Crain’s Cleveland Business: KeyBank raises the bar for community investment

Crain’s Cleveland Business, June 2, 2019: KeyBank raises the bar for community investment

Cleveland’s largest hometown bank may be setting the new standard for community investments among the country’s large financial institutions.

Key’s plan called for $16.5 billion of investments to be made over five years in low- or moderate-income (LMI) neighborhoods in its footprint — with a keen eye on the areas surrounding Buffalo, where First Niagara was headquartered, but others as well — that would be made through some philanthropic donations but mostly loans for affordable housing, small businesses and mortgages in underserved areas.

That overall commitment may be the single largest of its kind made by a U.S. bank following an acquisition.

But it was also the largest promise made by a bank as a percentage of its collective asset base, according to the nonprofit National Community Reinvestment Coalition.

Community stakeholders and nonprofits get their say as well. That’s where the NCRC, a coalition of locally based nonprofits that champions fairness in banking, housing and business, comes in. The M&A process creates opportunity for the NCRC and other groups to engage banks and push them to support communities by promising not just investments but a sizable amount.

Coincidentally, as First Tennessee Bank completed an acquisition of North Carolina’s Capital Bank, the combined company laid out a community benefits plan in cooperation with NCRC amounting to $3.95 billion, or roughly 10% of the total asset base.

Van Tol didn’t immediately have a figure for the average size of bank community benefits plans relative to assets prior to 2016. But he’s indicated that double-digit level might be the new watermark.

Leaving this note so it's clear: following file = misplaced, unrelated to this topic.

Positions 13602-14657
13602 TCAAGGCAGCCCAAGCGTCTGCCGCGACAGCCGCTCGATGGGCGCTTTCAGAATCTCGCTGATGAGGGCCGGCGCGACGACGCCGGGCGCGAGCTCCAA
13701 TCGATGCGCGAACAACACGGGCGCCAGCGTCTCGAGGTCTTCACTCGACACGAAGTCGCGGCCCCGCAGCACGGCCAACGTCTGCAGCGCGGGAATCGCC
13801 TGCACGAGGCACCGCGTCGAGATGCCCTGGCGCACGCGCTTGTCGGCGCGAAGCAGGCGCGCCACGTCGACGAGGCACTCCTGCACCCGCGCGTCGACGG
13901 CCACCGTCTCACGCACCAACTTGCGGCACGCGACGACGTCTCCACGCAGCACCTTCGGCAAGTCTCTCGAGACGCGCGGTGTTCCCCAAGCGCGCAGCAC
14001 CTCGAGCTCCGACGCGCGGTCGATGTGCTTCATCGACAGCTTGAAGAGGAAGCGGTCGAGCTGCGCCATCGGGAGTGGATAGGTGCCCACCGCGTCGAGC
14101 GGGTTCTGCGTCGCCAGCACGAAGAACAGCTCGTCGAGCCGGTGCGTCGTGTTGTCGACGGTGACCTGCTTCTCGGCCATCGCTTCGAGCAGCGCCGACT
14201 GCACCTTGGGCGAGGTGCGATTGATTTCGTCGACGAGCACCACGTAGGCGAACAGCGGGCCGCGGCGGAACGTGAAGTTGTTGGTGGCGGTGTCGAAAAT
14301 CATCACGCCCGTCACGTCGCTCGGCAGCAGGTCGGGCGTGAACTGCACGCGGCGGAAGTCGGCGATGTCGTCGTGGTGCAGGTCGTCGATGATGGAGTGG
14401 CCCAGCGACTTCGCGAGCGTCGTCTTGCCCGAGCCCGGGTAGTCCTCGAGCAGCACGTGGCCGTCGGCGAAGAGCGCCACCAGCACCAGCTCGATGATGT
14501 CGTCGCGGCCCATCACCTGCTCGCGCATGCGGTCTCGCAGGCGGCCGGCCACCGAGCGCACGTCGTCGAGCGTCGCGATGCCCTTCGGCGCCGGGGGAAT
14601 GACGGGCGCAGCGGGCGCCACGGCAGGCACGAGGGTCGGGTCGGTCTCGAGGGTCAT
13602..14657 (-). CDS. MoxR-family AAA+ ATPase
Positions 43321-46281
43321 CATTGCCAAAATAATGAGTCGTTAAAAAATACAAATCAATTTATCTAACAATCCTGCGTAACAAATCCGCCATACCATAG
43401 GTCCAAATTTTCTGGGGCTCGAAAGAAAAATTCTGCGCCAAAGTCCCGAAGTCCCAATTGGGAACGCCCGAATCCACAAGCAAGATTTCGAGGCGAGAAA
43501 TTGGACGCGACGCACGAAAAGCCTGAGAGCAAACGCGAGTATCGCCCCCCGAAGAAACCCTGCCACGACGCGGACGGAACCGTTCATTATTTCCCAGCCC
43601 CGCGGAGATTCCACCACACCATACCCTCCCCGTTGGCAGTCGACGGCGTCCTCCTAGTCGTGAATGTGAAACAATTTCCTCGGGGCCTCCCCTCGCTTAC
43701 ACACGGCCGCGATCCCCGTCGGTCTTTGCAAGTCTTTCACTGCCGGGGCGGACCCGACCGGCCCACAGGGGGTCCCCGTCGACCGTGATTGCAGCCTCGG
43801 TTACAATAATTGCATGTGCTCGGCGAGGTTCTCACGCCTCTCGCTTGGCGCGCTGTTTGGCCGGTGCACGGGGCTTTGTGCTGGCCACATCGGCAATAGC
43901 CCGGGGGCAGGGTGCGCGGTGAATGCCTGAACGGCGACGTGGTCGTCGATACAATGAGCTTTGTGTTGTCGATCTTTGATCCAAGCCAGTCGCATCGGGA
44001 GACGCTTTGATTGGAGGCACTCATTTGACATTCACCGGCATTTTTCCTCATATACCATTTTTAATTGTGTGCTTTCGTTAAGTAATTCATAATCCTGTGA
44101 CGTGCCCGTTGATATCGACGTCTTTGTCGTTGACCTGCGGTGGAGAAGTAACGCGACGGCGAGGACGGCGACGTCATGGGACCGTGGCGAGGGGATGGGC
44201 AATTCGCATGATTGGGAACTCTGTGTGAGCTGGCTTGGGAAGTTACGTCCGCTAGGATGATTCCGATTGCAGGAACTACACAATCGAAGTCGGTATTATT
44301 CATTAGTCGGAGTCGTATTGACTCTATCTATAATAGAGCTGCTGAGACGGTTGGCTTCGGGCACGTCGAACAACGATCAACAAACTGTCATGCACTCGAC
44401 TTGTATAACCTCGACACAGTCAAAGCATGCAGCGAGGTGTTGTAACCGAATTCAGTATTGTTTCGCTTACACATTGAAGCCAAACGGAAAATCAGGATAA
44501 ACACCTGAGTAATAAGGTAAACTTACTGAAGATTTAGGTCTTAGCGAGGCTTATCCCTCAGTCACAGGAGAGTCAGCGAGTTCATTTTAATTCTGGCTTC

“KeyBank really did set a bar,” he said.

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Redlining and Neighborhood Health

Before the pandemic devastated minority communities, banks and government officials starved them of capital.

Lower-income and minority neighborhoods that were intentionally cut off from lending and investment decades ago today suffer not only from reduced wealth and greater poverty, but from lower life expectancy and higher prevalence of chronic diseases that are risk factors for poor outcomes from COVID-19, a new study shows.

The new study, from the National Community Reinvestment Coalition (NCRC) with researchers from the University of Wisconsin–Milwaukee Joseph J. Zilber School of Public Health and the University of Richmond’s Digital Scholarship Lab, compared 1930’s maps of government-sanctioned lending discrimination zones with current census and public health data.

Table of Content

  • Executive Summary
  • Introduction
  • Redlining, the HOLC Maps and Segregation
  • Segregation, Public Health and COVID-19
  • Methods
  • Results
  • Discussion
  • Conclusion and Policy Recommendations
  • Citations
  • Appendix

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